Around 45% of players will require treatment for an injury sustained during their career after they have finished playing, according to a survey commissioned by League13.
The survey examined the lives of former professionals, asking them about their playing career, their transition to a second career and how they felt about that career.
League13 received replies from 140 former players out of 800 surveyed, and an identical survey was also conducted by their Professional Players’ Federation counterparts in cricket, rugby union and football.
It found that comparatively, few rugby league players are seeking advice on their future careers, and that almost everybody leaves rugby league needing to work.
League13 chief executive Ernie Benbow said: “Each year the government conducts a national survey of well-being. We measured the well-being of current and past players to compare them against the national result. Surprisingly recently retired rugby league players score lower than the UK population and older past players.
“We will be taking up these issues with the RFL in our regular scheduled meetings with the aim of refining and improving existing arrangements for players in seeking to prepare for their life after rugby league. We will also seek to work with other agencies both within and outside the sport to improve existing arrangements for all.”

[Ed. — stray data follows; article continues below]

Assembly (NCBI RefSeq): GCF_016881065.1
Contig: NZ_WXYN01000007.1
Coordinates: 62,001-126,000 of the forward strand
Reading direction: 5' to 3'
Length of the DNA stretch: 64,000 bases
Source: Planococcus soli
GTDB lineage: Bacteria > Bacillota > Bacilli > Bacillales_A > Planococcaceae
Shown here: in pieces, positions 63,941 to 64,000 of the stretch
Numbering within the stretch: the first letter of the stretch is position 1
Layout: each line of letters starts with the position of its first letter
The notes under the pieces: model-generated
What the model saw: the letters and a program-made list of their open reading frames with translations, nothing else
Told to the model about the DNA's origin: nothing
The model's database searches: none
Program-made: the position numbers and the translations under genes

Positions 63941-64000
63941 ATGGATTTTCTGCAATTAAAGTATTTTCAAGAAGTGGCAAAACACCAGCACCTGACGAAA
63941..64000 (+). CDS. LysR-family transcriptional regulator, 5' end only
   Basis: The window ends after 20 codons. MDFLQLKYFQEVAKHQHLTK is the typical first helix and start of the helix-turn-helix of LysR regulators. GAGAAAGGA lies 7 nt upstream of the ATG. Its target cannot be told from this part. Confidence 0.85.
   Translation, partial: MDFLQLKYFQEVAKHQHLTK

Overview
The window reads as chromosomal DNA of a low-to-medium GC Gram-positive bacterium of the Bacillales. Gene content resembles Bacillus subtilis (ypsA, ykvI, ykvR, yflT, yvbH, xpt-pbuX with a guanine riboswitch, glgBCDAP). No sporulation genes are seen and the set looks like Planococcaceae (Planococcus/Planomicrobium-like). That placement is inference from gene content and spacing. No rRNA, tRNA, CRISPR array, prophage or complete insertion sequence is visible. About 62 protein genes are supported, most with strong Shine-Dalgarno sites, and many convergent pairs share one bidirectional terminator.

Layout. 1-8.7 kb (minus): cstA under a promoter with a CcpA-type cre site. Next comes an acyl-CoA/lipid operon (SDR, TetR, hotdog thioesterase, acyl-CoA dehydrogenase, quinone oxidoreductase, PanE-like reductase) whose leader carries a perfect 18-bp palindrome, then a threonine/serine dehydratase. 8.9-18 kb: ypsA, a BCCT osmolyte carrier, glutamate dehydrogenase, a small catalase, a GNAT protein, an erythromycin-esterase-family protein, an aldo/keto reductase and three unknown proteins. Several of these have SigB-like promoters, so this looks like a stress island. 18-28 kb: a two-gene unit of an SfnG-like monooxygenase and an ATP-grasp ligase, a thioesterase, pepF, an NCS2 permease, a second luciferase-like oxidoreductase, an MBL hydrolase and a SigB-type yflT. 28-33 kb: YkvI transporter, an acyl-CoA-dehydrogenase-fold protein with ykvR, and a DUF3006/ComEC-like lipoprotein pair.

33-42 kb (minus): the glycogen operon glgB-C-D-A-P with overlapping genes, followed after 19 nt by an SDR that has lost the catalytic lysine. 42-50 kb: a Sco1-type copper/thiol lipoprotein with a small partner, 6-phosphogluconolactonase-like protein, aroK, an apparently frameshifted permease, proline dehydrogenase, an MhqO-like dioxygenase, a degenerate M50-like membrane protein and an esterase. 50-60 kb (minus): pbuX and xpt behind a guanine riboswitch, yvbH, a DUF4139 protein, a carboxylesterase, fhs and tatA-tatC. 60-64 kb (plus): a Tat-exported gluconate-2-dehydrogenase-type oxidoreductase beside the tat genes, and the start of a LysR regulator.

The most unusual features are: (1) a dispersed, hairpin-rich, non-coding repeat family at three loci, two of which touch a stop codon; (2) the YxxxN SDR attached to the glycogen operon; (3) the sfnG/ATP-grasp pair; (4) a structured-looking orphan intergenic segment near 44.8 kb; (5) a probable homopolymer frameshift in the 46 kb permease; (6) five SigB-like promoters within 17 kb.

The key conclusions drawn from the survey are:
1. Cultivate a culture which reinforces the need for players to plan properly for life after sport
2. We need to continue to build better support networks to help prepare players for life after sport
3. Understand the importance to players of their sporting careers and encourage them to focus on their achievements, not their failures
4. Recognise the more challenging transition for players whose careers are prematurely ended
5. Support players after retirement especially in the key transition phase 1-2 years after playing careers end